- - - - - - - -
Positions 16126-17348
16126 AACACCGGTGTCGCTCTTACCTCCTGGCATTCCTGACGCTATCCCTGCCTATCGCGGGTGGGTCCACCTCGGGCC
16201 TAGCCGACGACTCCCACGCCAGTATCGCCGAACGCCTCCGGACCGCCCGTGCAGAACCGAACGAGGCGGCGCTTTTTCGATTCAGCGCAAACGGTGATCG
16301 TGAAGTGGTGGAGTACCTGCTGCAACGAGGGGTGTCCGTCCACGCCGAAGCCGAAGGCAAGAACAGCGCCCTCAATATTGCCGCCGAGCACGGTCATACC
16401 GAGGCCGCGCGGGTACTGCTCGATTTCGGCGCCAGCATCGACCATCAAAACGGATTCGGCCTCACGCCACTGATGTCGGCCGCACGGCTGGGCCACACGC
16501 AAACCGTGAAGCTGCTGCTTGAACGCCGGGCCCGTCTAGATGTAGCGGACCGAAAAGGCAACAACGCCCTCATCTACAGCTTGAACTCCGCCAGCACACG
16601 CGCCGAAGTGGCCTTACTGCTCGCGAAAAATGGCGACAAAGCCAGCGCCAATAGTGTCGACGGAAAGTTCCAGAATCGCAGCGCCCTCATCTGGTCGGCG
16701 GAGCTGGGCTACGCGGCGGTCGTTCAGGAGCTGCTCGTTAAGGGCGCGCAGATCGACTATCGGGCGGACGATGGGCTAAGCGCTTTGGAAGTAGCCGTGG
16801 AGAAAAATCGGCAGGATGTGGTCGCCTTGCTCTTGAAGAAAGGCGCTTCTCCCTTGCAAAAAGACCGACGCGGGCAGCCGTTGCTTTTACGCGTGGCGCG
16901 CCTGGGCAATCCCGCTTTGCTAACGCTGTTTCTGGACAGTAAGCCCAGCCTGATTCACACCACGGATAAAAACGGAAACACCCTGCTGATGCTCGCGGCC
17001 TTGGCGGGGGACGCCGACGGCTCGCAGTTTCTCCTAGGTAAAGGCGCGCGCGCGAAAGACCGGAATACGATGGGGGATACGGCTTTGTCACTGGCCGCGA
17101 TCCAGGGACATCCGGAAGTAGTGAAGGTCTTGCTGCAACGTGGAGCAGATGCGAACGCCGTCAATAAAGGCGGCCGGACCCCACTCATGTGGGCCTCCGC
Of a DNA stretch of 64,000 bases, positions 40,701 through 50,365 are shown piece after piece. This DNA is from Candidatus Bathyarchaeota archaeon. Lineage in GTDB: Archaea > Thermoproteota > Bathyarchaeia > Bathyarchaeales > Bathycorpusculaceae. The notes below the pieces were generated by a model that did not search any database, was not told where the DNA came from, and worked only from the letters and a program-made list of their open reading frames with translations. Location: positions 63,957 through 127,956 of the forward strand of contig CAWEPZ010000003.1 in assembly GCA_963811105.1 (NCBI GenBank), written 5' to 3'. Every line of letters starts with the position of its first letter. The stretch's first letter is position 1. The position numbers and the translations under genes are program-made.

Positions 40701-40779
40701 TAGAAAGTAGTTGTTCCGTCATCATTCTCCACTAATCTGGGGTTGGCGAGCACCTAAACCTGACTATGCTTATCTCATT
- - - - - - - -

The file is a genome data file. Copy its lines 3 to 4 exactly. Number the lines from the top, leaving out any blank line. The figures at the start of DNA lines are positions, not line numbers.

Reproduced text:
16201 TAGCCGACGACTCCCACGCCAGTATCGCCGAACGCCTCCGGACCGCCCGTGCAGAACCGAACGAGGCGGCGCTTTTTCGATTCAGCGCAAACGGTGATCG
16301 TGAAGTGGTGGAGTACCTGCTGCAACGAGGGGTGTCCGTCCACGCCGAAGCCGAAGGCAAGAACAGCGCCCTCAATATTGCCGCCGAGCACGGTCATACC